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A procedural implementation of the “session_set_save_handler()” function - PHP

Here you have it. The tutorial that you were waiting for! Welcome to the concluding part of the series “Maintaining the state of applications with PHP sessions.” In several tutorials, this series goes through the key points of managing sessions in PHP, and explores some of their most advanced features, such as developing user-defined session storage modules and using session handling objects.

  1. Using Session Handling Objects to Maintain the State of Applications with PHP Sessions
  2. A procedural implementation of the “session_set_save_handler()” function
  3. Developing an object-oriented session management module
  4. Coding the session handling class
By: Alejandro Gervasio
Rating: starstarstarstarstar / 27
May 10, 2006

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Before I proceed further in the creation of a session handling class, let’s remind ourselves how the “session_set_save_handler()” can be fed with the proper callback functions, in order to develop a session storage module that uses a MySQL database table for saving and reading session data. As you’ll recall, the signatures for these functions were the following:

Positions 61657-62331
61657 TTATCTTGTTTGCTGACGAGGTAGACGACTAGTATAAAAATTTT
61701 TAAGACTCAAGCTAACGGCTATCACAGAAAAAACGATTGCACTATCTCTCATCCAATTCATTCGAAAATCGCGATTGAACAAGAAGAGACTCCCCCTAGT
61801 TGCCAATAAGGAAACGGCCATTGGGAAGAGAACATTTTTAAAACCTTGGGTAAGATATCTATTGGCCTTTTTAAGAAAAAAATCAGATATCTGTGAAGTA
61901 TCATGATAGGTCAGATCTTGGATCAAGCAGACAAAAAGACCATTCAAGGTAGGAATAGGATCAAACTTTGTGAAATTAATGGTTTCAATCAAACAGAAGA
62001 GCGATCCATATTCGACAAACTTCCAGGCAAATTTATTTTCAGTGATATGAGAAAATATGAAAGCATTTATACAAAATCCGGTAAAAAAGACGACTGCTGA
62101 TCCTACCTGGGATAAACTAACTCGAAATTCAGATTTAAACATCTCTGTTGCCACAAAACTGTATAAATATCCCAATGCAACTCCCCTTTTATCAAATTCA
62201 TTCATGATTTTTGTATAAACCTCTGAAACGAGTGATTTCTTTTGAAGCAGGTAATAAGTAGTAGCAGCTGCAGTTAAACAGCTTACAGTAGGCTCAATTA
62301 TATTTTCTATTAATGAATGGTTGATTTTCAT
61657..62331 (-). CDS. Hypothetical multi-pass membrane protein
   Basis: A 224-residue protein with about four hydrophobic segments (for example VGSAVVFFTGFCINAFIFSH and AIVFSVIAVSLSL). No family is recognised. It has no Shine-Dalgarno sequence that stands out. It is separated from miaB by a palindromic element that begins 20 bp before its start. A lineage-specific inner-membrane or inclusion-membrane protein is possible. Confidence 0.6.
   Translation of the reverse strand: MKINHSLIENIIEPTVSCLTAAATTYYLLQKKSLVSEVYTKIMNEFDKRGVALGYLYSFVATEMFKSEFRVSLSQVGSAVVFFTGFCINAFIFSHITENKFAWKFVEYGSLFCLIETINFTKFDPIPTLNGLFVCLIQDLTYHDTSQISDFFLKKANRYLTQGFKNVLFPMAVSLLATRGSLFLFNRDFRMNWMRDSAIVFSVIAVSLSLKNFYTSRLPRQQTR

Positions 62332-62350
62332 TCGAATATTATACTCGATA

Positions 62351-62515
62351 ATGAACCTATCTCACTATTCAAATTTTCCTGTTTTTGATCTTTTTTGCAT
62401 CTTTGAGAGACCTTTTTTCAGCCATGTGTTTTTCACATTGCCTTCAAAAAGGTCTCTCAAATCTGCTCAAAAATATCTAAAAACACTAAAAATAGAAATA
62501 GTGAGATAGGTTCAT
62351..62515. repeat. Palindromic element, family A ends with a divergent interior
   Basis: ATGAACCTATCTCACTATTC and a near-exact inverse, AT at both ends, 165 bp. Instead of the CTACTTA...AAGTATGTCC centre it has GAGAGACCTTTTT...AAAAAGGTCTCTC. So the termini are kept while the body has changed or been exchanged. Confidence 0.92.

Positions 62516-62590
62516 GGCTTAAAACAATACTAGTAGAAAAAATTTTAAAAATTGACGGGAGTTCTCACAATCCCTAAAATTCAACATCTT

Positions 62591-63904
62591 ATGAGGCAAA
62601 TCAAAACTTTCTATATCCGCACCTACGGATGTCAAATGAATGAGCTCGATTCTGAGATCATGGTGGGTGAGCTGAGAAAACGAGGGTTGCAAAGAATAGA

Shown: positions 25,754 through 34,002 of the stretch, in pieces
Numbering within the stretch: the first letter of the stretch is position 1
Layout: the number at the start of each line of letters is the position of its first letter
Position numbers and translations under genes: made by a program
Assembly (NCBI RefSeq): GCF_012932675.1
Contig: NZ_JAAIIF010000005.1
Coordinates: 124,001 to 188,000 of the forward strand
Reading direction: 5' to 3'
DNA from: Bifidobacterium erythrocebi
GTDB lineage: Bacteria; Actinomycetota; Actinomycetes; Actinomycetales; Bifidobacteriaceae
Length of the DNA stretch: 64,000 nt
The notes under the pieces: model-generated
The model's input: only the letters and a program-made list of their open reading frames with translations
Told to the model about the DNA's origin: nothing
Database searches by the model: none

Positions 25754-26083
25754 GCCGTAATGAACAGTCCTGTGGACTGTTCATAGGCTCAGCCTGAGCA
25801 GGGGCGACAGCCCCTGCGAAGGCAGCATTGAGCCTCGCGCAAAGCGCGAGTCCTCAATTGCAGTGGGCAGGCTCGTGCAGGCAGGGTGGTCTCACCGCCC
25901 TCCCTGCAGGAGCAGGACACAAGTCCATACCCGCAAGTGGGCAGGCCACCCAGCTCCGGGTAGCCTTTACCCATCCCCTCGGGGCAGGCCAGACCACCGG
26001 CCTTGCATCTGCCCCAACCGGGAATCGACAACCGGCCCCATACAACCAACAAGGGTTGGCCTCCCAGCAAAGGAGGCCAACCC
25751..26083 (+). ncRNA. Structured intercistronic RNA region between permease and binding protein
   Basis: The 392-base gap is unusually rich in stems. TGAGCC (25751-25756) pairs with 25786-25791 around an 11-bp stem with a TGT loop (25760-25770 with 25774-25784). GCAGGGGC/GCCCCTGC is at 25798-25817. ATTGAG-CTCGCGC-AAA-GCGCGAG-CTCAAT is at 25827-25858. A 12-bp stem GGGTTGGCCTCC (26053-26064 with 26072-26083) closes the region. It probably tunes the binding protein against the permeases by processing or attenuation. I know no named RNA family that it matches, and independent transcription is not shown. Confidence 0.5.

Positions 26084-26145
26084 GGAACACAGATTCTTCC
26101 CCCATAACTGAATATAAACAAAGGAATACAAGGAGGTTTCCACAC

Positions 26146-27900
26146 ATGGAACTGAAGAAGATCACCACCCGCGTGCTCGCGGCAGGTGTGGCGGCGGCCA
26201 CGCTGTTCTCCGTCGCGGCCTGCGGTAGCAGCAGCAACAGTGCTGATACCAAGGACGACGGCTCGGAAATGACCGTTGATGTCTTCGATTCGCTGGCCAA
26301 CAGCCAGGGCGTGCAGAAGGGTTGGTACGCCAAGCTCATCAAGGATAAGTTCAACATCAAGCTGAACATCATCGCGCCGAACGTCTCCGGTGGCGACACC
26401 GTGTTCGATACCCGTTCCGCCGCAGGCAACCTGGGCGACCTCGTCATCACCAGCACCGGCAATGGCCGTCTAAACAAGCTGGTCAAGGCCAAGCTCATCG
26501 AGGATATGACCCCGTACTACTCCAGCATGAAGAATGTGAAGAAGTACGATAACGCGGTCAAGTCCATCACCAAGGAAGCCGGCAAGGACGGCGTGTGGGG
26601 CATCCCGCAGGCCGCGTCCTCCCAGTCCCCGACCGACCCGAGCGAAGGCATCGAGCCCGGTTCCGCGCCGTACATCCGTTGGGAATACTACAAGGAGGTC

// define 'openSession()' function
function openSession($sessionPath,$sessionName){
    return true;
// define 'closeSession()' function
function closeSession(){
    return true;
// define 'readSession()' method
function readSession($sessionId){
    global $db;
    // escape session ID
    $result=$db->query("SELECT sessiondata FROM sessions WHERE
sessionid='$sessionId' AND expiry > NOW()");
        return $row['sessiondata'];
    // return empty string
    return "";
// define 'writeSession()' function
function writeSession($sessionId,$sessionData){
    global $db;
    // escape session ID & session data
    $result=$db->query("SELECT sessionid FROM sessions WHERE
    // check if a new session must be stored or an existing one
must be updated 
    ($result->countRows()>0)?$db->query("UPDATE sessions SET
'$sessionData' WHERE sessionid='$sessionId'"):$db->query("INSERT
INTO sessions (sessionid,expiry,sessiondata) VALUES
    return true;
// define 'destroySession()' function
function destroySession($sessionId){
    global $db;
    // escape session ID
    $db->query("DELETE FROM sessions WHERE sessionid='$sessionId'");
    return true;
// define 'gcSession()' function
function gcSession($maxlifetime){
    global $db;
    $db->query("DELETE FROM sessions WHERE expiry < NOW()");
    return true;

After listing the corresponding callback functions, which must be registered by the “session_set_save_handler()” function, here is the signature of the MySQL processing classes used within some of these functions:

class MySQL {
    var $conId; // connection identifier
    var $host; // MySQL host
    var $user; // MySQL username
    var $password; // MySQL password
    var $database; // MySQL database
    // constructor